Re: Microsoft Cracks Down on 11-Year Old Autistic Boy

Help! A wolf is eating my sheep!

It's no wonder why large companies have trouble believing false positives. 

Re: Microsoft Cracks Down on 11-Year Old Autistic Boy

This kid cheated.  Microsoft doesn't just label someone as a cheater if they were just really good at getting achievements.

Re: Microsoft Cracks Down on 11-Year Old Autistic Boy

 Glad the truth came out. Being autistic doesn't take away the possibility of cheating any more than any one else. In fact, as mentioned in other articles, autistic kids tend to show brilliance with specific activities. For this kid, cheating may have been one of them.

Re: Microsoft Cracks Down on 11-Year Old Autistic Boy

 He couldn't have been too brilliant a cheater if he got caught.

Re: Microsoft Cracks Down on 11-Year Old Autistic Boy

He wasn't too brilliant period, simply because he cheated in the first place.

 
Forgot your password?
Username :
Password :

Poll

What is #GamerGate about?:

Shout box

You're not permitted to post shouts.
Andrew EisenMarvel has replaced Manara on the variant covers for Thor #2 and Avengers and X-Men: AXIS #1. I hope I'm wrong but I don't think Marvel is learning the right lesson here.09/23/2014 - 6:26pm
quiknkoldI'm 7 years old, and my cousin(Also 7, maybe 8 at this time) tells me has Battletoads. its Summer Vacation. We play and play and play until finally, We won coop. Those were the days.09/23/2014 - 5:29pm
quiknkoldlets take a moment to share some gaming memories, shall we?09/23/2014 - 5:28pm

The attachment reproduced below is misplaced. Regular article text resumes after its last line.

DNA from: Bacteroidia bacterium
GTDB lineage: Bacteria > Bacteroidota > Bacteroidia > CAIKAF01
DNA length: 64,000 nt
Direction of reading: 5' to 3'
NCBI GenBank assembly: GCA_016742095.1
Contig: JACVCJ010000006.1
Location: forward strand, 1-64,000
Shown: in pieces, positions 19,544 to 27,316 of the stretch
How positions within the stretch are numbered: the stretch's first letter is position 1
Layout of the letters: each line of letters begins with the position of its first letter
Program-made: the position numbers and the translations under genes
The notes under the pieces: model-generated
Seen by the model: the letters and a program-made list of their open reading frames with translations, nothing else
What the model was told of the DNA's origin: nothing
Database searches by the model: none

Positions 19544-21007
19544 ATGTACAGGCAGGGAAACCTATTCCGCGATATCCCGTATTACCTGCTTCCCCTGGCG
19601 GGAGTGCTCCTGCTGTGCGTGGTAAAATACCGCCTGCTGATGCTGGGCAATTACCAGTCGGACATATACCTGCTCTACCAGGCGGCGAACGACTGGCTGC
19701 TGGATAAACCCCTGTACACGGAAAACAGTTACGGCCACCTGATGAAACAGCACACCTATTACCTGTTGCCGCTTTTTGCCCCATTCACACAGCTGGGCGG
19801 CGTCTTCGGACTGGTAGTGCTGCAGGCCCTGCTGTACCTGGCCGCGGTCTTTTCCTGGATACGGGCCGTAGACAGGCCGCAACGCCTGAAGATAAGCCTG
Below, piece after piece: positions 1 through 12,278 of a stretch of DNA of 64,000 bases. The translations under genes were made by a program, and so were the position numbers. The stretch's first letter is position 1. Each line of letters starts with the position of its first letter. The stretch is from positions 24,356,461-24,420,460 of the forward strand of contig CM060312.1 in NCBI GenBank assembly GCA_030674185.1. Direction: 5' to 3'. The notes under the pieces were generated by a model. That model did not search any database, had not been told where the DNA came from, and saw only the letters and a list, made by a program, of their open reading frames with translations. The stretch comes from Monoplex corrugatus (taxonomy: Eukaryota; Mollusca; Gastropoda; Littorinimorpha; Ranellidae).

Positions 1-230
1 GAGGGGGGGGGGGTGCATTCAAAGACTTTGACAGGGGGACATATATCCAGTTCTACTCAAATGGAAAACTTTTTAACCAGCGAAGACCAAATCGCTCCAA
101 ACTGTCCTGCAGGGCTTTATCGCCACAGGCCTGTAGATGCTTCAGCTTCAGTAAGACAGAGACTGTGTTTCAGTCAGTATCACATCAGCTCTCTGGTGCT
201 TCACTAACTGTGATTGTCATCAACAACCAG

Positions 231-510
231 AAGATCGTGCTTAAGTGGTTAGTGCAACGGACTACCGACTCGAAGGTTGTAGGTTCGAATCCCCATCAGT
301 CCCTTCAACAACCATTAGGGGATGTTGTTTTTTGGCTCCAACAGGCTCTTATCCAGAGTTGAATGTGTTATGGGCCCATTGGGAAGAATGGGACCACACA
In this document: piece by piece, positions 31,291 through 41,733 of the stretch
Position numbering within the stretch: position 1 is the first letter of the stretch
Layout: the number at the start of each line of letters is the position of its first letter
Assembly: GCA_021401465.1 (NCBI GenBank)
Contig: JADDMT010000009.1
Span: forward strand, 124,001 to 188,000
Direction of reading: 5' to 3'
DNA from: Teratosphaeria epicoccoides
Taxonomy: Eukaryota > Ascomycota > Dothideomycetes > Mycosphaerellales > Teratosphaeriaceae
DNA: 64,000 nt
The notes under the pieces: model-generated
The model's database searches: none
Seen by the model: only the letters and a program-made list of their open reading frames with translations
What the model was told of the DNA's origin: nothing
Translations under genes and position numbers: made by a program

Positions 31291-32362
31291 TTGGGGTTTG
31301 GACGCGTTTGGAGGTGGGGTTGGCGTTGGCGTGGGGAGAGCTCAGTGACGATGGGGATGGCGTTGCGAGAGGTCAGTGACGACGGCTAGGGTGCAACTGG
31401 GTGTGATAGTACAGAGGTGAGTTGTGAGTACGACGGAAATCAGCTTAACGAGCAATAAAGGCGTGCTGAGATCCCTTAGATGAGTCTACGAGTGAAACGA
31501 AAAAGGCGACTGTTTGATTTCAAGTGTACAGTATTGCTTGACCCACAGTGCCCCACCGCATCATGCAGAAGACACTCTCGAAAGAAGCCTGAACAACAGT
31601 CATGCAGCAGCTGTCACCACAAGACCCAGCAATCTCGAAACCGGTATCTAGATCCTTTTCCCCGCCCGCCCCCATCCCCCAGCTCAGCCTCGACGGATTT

MechaTama31I buy stuff off the eshop because it gives me the convenience of a flashcart without the guilt.09/23/2014 - 5:03pm
Montewell thanks for the info Eisen; try that the next time i need something off the eshop09/23/2014 - 3:54pm
james_fudgere: MP, i've sent tech support a note - thank you :)09/23/2014 - 3:14pm
IanCNah that wasnt directed at you Andrew :)09/23/2014 - 3:00pm
Papa MidnightRe: SIEGE 2014 Keynote: oh dear...09/23/2014 - 2:44pm
MaskedPixelanteDear GP, something called "doubleverify" is causing some nasty browser issues on my end. Probably one of your ads.09/23/2014 - 2:36pm
Andrew EisenOh hell no. No, it took Nintendo a dog's age just to get to the point its competitors have been at for a while! (And it's still not there yet, in a lot of respects.)09/23/2014 - 2:26pm
IanCSame as PSN handles it, fi you are trying to say only nintendo do that.09/23/2014 - 2:23pm
Andrew EisenYou have to try to purchase something first. Pick a game, hit purchase and if your wallet doesn't have enough to cover it, you'll be given an option to "add exact funds" or something like that.09/23/2014 - 2:05pm
MonteI have seen no option for that on my 3DS; anytime i want to add funds it only gives me the option to add in denominations of $10, 20, 50 or 10009/23/2014 - 2:03pm
IanCWhat Andrew Wilson said. PSN is the same when you make a purchase over a certain price (£5 in the UK)09/23/2014 - 2:02pm
Andrew EisenNeither eShop charges sales tax either. At least in California.09/23/2014 - 2:00pm
Andrew EisenBoth Wii U and 3DS eShops allow you to add funds in the exact amount of whatever's in your shopping cart. If your game is $39.99, you can add exactly $39.99.09/23/2014 - 1:57pm
Infophile@Matthew Wilson: As I understand it, any regulations to force tax online would also set up an easy database for these stores to use, minimizing overhead.09/23/2014 - 1:30pm
MonteReally, the eshop just does next to nothing to make buying digitally advantagous for the customer. Its nice to have the game on my 3DS, but i can get more for less buying a physical copy at retail. And that's not even counting buying used09/23/2014 - 1:18pm
MonteIanC, The Eshop wallet system only lets you add funds in set denominations and the tax makes sure you no longer have round numbers so you ALWAYS loose money. A $39.99 game for instance requires you to add $50 instead of just $4009/23/2014 - 1:13pm
Matthew Wilsonbut thats just it those sites, even the small ones, sell all over the country.09/23/2014 - 11:12am
 

Be Heard - Contact Your Politician